Is Your Young Athlete’s Training Program Complete?

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By Nunzio Signore (B.A, NASM, PES, CES)

Now that the baseball off season is here we have the gym filled with not only ball players but parents of ball players.  Our most frequently asked question is “what do you guys do as far a baseball specific training?”  My answer is usually “it’s not what we do, it’s what we don’t do.”

Throwing a baseball is the fastest movement in all of sports.  This is a huge amount of stress placed on the arm throughout a season.  There are certain exercises that we believe do not belong in the program of an already taxed arm but this is a topic for another article.

At RPP we view all athletes as a race car, with the coaches being the drivers and ourselves the mechanics.

Our job is to fix postural issues, develop power, speed, and agility as well as overall strength giving the coach a faster more efficient vehicle upon returning next season.  Let’s take a look at what goes into a complete strength and conditioning program like the ones we use at RPP:

1. Foam Rolling (myofascial release) :

We do this at the beginning of each session to relieve knots and adhesions that develop from overuse and day to day activity. This lengthens the muscle, making it more “flexible” thus putting less strain on the joints during athletic movement.  Which helps improve point #2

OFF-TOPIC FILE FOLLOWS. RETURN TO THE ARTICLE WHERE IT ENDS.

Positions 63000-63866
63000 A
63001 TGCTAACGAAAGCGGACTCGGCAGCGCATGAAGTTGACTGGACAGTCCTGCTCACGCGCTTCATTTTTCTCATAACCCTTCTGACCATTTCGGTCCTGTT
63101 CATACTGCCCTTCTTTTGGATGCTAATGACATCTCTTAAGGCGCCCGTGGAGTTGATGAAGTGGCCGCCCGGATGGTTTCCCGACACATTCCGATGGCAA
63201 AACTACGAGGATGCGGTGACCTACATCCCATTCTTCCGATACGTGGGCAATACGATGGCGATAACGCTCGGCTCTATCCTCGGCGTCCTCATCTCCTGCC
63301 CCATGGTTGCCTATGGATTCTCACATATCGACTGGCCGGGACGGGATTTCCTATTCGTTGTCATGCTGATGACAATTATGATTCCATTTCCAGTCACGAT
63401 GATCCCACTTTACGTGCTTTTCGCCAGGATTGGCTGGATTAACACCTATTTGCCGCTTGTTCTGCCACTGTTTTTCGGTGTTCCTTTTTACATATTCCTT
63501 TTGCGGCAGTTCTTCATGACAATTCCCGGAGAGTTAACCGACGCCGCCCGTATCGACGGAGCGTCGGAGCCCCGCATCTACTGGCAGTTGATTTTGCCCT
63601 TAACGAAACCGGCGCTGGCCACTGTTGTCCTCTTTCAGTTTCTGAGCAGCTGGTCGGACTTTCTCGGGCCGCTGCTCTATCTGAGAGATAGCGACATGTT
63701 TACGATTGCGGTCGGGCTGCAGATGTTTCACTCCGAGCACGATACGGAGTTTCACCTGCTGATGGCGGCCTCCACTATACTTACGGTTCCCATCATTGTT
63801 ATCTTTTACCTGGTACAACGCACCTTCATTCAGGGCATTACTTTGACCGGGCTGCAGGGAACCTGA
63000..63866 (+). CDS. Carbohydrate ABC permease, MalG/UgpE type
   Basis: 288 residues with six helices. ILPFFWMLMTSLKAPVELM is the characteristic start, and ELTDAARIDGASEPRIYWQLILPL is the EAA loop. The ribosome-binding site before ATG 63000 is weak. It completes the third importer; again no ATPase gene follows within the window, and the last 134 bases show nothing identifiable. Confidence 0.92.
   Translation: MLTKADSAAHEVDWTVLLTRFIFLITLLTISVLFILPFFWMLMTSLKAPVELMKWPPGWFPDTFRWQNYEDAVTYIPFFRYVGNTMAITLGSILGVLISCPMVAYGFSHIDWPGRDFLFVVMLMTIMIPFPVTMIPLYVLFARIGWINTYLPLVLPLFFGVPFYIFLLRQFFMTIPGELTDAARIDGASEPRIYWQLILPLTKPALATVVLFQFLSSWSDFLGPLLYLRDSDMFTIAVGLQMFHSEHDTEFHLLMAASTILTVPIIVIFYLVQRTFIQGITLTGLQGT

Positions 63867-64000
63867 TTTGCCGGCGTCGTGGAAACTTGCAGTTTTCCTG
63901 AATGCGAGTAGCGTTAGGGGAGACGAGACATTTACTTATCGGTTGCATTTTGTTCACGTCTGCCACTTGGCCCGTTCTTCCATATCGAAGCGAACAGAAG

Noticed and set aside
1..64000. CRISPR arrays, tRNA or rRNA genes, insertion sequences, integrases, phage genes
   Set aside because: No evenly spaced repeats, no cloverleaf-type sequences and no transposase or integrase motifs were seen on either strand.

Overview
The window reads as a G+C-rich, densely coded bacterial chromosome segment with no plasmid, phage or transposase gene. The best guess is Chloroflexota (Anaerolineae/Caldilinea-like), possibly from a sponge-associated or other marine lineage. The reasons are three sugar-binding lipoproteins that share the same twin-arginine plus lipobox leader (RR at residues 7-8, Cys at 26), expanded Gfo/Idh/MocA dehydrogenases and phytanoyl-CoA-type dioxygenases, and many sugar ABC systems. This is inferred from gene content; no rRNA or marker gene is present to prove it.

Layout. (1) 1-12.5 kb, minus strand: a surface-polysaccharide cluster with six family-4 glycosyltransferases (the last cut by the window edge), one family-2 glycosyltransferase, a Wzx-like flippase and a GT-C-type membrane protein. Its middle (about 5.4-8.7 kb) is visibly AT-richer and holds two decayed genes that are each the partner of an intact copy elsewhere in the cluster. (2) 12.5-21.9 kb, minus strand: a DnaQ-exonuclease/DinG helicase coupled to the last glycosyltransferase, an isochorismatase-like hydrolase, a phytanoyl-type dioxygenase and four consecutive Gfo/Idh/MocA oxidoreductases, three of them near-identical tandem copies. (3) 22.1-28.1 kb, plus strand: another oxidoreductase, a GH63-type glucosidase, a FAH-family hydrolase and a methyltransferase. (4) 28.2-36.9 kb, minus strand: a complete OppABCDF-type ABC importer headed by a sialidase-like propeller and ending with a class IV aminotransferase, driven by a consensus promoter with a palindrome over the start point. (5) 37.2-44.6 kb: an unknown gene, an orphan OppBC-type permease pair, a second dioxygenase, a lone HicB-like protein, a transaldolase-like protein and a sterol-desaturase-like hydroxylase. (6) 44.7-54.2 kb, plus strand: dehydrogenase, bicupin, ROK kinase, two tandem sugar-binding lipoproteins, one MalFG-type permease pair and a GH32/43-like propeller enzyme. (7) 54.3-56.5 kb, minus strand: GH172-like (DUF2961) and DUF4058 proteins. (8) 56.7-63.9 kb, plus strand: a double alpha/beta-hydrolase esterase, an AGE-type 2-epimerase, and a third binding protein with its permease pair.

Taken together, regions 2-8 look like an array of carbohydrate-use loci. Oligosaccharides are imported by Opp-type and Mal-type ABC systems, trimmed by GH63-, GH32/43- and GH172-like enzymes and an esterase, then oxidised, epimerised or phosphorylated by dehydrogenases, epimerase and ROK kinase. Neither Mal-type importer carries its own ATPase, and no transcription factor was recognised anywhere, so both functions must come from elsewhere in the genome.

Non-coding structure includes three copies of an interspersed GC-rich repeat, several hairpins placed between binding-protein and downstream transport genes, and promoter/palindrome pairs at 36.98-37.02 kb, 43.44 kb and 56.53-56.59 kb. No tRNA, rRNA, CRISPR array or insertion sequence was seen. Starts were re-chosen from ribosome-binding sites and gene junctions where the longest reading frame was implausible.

2. Mobility:

Teaching correct movement in the warm up teaches young athletes to move correctly and more efficiently (a key element to help reduce the risk of injury) note: without #’s 1 and 2 the rest is an accident waiting to happen.

3. Agility:

Agility is not simply moving through ladders. It is also learning how to decelerate and stop. In most athletic situations it’s not the fastest athlete who is the quickest, it’s the athlete that can stop and change direction the quickest.

4. Core:

All movement in life is generated in the core first then branching out to the limbs from there. The core needs to be able to generate power front to back, side to side, and in a rotary (turning) manner. One is severely compromised without the other.

5. Strength Training:

This is where most programs fall short. Strength training whether it be body weight or in a weight room is essential to generate power. Without strength there is no power. Without power there is no speed. Period.

6. Speed:

In most sports speed is about the first 10 yards. Once power is established and running mechanics learned, speed is inevitable.

7. Conditioning:

This helps increase endurance. Conditioning is done in a manner specific to the demands of the sport. (Ex. A soccer player requires more cardiovascular endurance compared to a baseball player due to the amount of time they are running continuously without stopping.)

Making sure that you or your child’s program is complete can be a true “game changer”.

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